burnt (*sacrifice) ~ a *sacrifice that the priests burned completely, as a gift to God.
cedar ~ a kind of tree.
Chaldeans ~ another name for the *Babylonians.
Cherethites ~ another name for the *Philistines.
cherub ~ a special *angel who was in the most holy place in the *temple.
cherubim ~ the group of *cherubs.
circumcise ~ to cut off skin from the end of a male’s private parts.
circumcision ~ the act or result when someone *circumcises a man.
clean ~ acceptable to God.
creatures ~ Things that are alive. In this Book of Ezekiel, Ezekiel saw 4 special creatures. Those 4 creatures are called the *cherubim.
crocodile ~ a very large animal that lives in and by water.
cubit ~ a length of about half a metre.
descendant ~ a later member of a family.
destroy ~ to carry out the most severe punishment possible; to cause someone to suffer; to kill everyone in a nation.
disaster ~ when something very bad happens.
doves ~ a type of bird.
drunk ~ a description of a person who has drunk too much alcohol.
dung ~ toilet matter (dirt) that we and animals pass from our bodies.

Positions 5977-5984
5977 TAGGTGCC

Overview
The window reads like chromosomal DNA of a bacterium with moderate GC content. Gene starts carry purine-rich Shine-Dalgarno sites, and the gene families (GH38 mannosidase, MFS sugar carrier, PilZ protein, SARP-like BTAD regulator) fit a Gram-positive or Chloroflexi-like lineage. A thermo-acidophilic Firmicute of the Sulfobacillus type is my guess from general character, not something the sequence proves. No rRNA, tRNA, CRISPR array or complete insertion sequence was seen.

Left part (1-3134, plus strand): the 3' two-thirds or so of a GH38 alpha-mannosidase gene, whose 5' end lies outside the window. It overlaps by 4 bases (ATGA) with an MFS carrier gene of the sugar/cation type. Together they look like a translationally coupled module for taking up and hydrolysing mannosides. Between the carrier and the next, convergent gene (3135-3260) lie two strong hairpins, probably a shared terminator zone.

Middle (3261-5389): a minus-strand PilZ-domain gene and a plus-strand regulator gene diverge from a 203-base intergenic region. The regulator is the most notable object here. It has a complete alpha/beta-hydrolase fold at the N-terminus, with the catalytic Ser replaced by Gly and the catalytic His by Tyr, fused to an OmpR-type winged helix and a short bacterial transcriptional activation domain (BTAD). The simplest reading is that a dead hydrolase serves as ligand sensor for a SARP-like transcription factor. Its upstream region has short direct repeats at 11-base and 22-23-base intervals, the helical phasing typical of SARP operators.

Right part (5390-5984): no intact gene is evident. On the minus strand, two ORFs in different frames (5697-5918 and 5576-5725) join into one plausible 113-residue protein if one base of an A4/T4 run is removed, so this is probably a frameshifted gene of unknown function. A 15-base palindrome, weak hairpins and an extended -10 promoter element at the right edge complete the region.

eagle ~ a very large and quick bird.
earthquake ~ When the earth shakes, that is an earthquake.
ebony ~ a very hard wood.
Edomite ~ a person from the nation called Edom or anything that has a relationship with Edom.
Egyptian ~ a person from the nation called Egypt or anything that has a relationship with Egypt.
elbow ~ where the lower part of a person’s arm joins to the upper arm.
ephah ~ equal to 22 litres.
eternal life ~ the life with God that will never end.
eternal state ~ the new heaven and the new earth that will never end.
exile ~ When people have to live in a foreign country they are in exile. Such a person is called an exile.
fall ~ when enemies destroy a city or a country; when a person dies suddenly.
gerah ~ equal to one 20th of an ounce.
glory ~ great honour and beauty.
grapes ~ fruit of a *vine (a climbing plant). You can make grapes into wine.
Hebrew ~ the language of *Israel.
hin ~ equal to one gallon.
Hittite ~ a person from one of the ancient *tribes that lived in the country called Canaan.